It’s still very early in the season, but the Oakland Athletics are looking pretty solid so far. Through the first twenty games, Oakland has gone 12-8 and boasts the AL’s best pitching staff (2.92 ERA). In addition, the A’s offense has been quietly putting together a decent start to the season. Through Monday, the A’s offense ranks 8th in batting average (.253), 6th in OBP (.325), 10th in OPS (.695) and 4th in runs scored (92).
While the offense will need to improve upon those numbers, the A’s should still be encouraged with their offensive production up to this point. In their last game against the Tribe, the A’s pounded Cleveland for 11 runs en route to another shutout victory. Eric Chavez, who has started in 16 of the 20 games the A’s have played, looked much better in Sunday’s game than he has all season. He drove in three and has driven in a total of six so far this season. He also collected his sixth double of the season on Sunday.
Chavez, who batted in the clean-up spot, could provide some much needed punch in the A’s lineup if he continues to hit the ball well as he did in Sundays’ game. Kevin Kouzmanoff, Daric Barton, Ryan Sweeney and Cliff Pennington have also gotten off to decent starts for Oakland, and have been a big part of the team’s early success.
Coming into 2010, most baseball fans, analysts and followers of the game knew that Oakland could pitch. But none of us could have seen this kind of performance from a relatively young team. Ben Sheets, who signed a questionable $10 million contract this past offseason, is starting to look like his former All-Star self. Justin Duchscherer, who missed all of 2009, is also performing well. And with Dallas Braden, Brett Anderson and Gio Gonzalez performing well, the A’s should continue to have one of the best staffs in the league.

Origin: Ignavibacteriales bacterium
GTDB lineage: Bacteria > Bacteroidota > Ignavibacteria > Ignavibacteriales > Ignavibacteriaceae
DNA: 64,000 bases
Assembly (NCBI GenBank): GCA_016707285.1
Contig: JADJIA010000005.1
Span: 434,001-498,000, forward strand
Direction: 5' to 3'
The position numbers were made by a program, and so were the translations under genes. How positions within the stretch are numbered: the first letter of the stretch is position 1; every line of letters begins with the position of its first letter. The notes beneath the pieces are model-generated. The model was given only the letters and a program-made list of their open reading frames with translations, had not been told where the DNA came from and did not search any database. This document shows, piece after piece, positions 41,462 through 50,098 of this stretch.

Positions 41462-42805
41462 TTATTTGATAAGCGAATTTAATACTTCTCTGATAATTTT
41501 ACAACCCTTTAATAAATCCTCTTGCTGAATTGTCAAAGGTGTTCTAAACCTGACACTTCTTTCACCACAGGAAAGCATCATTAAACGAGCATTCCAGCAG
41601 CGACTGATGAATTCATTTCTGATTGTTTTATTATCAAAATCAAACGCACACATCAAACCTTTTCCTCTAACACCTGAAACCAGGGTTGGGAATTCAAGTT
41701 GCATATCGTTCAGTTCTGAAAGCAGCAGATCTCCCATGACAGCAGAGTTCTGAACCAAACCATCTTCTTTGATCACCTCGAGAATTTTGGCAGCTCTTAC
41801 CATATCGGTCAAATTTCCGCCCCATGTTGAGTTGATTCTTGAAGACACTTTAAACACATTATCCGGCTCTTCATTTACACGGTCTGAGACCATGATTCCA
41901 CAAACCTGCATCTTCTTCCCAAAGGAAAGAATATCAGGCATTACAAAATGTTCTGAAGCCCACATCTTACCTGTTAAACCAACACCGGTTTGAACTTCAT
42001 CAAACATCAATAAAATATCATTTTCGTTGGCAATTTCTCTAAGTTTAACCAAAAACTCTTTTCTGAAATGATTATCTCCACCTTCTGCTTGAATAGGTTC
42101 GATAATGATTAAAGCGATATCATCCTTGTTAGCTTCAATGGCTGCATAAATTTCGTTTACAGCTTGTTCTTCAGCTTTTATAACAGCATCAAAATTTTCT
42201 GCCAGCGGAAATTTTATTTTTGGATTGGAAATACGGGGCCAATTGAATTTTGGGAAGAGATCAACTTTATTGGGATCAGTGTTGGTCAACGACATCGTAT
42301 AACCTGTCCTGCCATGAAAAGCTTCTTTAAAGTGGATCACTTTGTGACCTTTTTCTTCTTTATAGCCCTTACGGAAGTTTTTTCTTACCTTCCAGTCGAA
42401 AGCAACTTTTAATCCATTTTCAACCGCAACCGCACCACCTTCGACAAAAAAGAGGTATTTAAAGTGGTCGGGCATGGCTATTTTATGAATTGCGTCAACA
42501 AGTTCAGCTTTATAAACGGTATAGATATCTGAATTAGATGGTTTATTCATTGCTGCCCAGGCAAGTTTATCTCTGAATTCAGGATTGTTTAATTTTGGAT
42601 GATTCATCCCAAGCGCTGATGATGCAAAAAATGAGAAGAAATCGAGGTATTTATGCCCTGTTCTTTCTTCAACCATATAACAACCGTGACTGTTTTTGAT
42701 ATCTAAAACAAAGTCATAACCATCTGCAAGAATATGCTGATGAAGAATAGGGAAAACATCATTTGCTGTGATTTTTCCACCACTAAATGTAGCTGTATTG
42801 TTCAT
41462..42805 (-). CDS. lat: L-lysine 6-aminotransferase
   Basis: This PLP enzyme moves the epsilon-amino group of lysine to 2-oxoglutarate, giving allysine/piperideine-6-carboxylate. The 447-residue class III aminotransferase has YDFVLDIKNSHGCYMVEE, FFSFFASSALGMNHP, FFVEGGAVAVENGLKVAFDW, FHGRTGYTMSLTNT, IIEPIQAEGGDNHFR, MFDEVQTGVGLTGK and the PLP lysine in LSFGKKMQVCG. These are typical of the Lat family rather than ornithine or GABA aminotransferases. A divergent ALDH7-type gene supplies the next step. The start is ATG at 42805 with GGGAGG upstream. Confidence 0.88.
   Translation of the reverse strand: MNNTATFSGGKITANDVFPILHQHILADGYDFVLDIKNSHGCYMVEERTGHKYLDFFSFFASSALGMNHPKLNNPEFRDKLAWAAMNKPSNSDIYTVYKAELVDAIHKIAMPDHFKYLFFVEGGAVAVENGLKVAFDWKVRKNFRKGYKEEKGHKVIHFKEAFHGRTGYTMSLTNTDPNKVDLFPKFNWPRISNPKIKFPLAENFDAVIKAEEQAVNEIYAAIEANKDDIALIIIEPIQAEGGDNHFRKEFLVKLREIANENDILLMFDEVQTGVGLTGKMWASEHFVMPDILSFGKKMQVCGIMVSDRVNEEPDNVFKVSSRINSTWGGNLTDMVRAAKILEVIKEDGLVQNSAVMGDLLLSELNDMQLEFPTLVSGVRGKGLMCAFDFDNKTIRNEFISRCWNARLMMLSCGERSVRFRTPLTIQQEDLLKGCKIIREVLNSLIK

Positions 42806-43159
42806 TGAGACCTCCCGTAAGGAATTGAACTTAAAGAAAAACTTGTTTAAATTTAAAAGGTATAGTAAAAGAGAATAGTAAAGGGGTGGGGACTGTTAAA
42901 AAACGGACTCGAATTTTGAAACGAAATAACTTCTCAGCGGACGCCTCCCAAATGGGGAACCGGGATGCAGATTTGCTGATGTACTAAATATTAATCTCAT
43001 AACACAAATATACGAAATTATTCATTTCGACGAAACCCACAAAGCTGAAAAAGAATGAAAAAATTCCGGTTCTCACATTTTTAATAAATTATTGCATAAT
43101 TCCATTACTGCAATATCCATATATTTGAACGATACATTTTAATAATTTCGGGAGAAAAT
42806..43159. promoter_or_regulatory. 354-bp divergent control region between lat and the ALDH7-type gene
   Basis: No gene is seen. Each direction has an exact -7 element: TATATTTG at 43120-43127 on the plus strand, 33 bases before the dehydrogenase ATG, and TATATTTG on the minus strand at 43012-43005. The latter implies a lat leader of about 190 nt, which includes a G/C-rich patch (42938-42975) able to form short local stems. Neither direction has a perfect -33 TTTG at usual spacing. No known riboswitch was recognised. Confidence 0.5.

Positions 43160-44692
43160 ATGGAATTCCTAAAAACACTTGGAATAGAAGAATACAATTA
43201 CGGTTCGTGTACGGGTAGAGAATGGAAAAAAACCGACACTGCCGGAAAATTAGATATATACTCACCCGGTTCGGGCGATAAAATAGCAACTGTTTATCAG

The question is, how long can the A’s hold opponents to a .229 batting average? The A’s lead the AL in quality starts with 14, but will they be able to consistently pitch well for the duration of an entire season? It’s still only April, and while the A’s have enjoyed early success, it’s pretty hard imagining them being able to maintain that sparkling sub-three ERA for an entire season. Remember, both Ben Sheets and Justin Duchscherer are coming off injury-plagued seasons, and could still be susceptible to injuries.
If the A’s can stay healthy, which something they haven’t done in awhile, then they have a pretty good shot at capturing the American League West this year. But if Daric Barton (finger), Coco Crisp (finger), Kurt Suzuki, Michael Wuertz and Joey Devine miss any considerable amount of time, Oakland’s chances decrease considerably. Barton’s injury has not been evaluated yet, but the A’s should know more by tomorrow’s matchup against the Rays. Suzuki, who drove in 88 runs last season, should be ready to go come Tuesday.
As for now, A’s fans should be able to enjoy the 12-8 start. The A’s are playing exceptionally well, and if the season ended today (just 20 games in…ha!) the A’s would be in the playoffs for the first time since 2006. The A’s are a young, excited team and right now, they’re enjoying first place.
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